Introduction to Two-Dimensional Motion:
We resolve this type of motion into two separate cases of one-dimensional
motion by regarding the horizontal and vertical components of the motion
independently. For these two directions we use x and y, respectively. For
example, if an object is projected from the ground with a velocity u at an
angle of elevation θ , then we can use SohCahToa to find out how fast it is
moving in the x and y directions.
1. Any object launched from the ground at some angle θ is called a
projectile. The path it travels is an inverted parabola called its trajectory.
A classic example would be the motion of golf ball when struck with a
golf club. Can you think of a few more?
2. The initial velocity in the x direction is ux = u·cos(θ). The
acceleration in the x direction is ax = 0. The velocity of the object in the
y direction is uy = u·sin(θ). The acceleration is that of gravity which
acts only in the y direction. So, we can say that ay= -g = -9.81 m/s2.
3. We still have the five motion formulas from the study of kinematics
developed by Galileo (1564-1642). We know them as: Δs = vavg·Δt ,
vavg = (u+v)/2 , v = u + a·Δt , v2 = u2 + 2a·Δs ,
Δs = u ·Δt + ½a·Δt2 . The task now is to adjust these for the separate
x and y directions.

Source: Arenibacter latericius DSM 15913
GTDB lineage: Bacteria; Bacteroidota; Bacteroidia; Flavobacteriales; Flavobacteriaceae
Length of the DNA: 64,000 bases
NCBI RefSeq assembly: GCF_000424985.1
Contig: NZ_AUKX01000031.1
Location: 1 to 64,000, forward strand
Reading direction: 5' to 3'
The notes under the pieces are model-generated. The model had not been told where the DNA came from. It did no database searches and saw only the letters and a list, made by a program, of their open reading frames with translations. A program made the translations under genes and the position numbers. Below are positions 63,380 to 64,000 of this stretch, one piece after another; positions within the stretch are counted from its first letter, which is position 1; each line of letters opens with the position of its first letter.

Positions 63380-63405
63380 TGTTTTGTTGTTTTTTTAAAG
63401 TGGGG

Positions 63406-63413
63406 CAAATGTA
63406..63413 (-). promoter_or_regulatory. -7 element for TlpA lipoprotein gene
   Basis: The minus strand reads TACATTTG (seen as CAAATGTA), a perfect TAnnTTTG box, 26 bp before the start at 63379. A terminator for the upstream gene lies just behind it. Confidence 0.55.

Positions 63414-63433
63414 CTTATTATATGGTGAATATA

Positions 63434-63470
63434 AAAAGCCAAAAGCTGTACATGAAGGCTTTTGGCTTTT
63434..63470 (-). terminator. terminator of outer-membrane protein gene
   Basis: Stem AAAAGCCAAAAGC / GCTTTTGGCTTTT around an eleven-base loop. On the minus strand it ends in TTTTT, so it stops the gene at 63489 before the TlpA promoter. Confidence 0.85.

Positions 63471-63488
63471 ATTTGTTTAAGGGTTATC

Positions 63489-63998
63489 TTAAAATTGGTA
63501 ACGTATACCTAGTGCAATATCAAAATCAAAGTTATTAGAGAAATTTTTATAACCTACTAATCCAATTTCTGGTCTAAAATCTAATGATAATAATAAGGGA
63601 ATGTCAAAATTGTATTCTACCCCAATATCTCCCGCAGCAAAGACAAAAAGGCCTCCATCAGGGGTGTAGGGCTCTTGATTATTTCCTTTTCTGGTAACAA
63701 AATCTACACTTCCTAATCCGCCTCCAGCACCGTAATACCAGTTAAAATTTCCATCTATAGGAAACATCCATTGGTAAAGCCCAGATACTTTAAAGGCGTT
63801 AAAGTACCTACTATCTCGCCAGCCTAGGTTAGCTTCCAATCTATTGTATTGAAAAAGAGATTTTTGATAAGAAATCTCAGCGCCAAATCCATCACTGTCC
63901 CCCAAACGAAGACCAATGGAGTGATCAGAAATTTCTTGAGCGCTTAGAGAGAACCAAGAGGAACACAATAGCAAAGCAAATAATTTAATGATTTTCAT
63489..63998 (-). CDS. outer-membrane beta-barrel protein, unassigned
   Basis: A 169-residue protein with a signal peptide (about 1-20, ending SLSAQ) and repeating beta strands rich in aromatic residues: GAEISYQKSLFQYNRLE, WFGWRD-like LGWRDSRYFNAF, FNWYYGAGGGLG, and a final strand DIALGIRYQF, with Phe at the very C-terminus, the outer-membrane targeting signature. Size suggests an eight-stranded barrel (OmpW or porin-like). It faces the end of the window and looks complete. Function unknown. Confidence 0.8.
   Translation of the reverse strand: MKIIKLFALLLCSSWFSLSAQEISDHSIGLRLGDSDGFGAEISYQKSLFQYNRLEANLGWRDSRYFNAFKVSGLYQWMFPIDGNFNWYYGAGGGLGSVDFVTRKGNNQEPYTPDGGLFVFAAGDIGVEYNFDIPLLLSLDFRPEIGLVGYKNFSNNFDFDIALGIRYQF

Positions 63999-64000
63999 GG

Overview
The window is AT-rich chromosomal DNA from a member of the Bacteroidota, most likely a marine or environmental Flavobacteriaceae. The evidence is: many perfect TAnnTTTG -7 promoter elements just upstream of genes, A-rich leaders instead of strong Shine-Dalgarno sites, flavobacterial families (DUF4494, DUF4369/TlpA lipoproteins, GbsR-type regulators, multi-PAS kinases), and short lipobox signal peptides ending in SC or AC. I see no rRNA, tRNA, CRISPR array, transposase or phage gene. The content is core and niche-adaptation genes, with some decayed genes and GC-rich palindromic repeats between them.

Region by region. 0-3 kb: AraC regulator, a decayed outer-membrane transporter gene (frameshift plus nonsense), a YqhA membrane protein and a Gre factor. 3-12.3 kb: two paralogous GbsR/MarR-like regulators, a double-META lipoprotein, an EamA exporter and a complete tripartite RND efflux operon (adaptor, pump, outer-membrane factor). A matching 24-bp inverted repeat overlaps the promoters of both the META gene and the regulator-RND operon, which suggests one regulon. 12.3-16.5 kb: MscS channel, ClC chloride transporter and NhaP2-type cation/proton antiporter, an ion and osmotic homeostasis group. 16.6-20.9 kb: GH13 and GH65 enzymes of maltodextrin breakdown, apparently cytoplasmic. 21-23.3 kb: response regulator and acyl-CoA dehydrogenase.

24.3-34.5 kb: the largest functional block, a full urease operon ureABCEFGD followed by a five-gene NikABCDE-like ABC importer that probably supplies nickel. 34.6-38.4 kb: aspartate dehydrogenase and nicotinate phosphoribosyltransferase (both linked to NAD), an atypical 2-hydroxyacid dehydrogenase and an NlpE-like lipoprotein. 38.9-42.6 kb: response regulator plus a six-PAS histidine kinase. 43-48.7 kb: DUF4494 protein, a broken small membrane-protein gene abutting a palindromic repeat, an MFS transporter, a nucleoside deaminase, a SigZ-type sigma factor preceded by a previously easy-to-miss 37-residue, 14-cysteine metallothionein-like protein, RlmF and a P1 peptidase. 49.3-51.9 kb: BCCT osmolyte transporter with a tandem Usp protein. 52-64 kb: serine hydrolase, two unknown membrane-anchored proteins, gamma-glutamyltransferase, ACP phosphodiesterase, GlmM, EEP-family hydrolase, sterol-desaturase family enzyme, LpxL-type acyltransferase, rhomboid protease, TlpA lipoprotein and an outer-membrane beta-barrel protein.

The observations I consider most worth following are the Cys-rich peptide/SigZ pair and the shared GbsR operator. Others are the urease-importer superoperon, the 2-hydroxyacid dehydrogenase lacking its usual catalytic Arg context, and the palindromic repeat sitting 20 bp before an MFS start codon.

4. In the absence of air resistance a projectile has a constant horizontal
velocity and a constant downward free-fall acceleration which effects the
vertical velocity, subtracting 9.81m/s from it on the way up, and adding
9.81m/s to it on the way down.
Introduction to Circular Motion:
5. Newton's second law applied to a particle moving in uniform circular
motion states that the net force must be toward the center. This is the
Centripetal Force, Fc.
6. Uniform circular motion occurs when an acceleration of constant
magnitude is perpendicular to the tangential velocity and the object
maintains a constant speed but is accelerated toward the center of
7. This introduces the concept of centripetal acceleration, ac = v2/r,
and, by Newton's second law, centripetal force, Fc = mv2/r. We also
know that v = 2pr/T .
8. The central force acting on an object that provides the centripetal
acceleration could be have its origin in the following: (i) the force of
gravity (as in satellite motion), (ii) the force of friction (as in a car
rounding a curve), or (iii) a force exerted by a string (motion in a
9. In the case of motion in a vertical circle, the force of gravity
provides the tangential acceleration and part or all of the
centripetal acceleration. At the top of the circle, the net Force on the
object is zero when the string slackens, so that Fc = FG which implies
mv2/r = mg . Therefore the critical velocity vcrit = √(rg).
At the bottom FNET = mv2/r + mg .
10. In the case of a car rounding an unbanked curve, the force of static
friction is the central force. And we derive the equation v = √(μrg).
11. When the curved roadway is banked at an angle, then the horizontal
component of the normal force is centripetal. And we derive the equation
v = √(rgtan(θ)).
12. Considering Periodic Motion, which is back and forth over the same
path, we have the Pendulum, with period, T=2p√(l/g). We also have
the mass-spring system, with period T=2p√(m/k), with the spring
constant k = F/s.
Introduction to Gravitation:
Much of what we know about universal gravitation is due to the work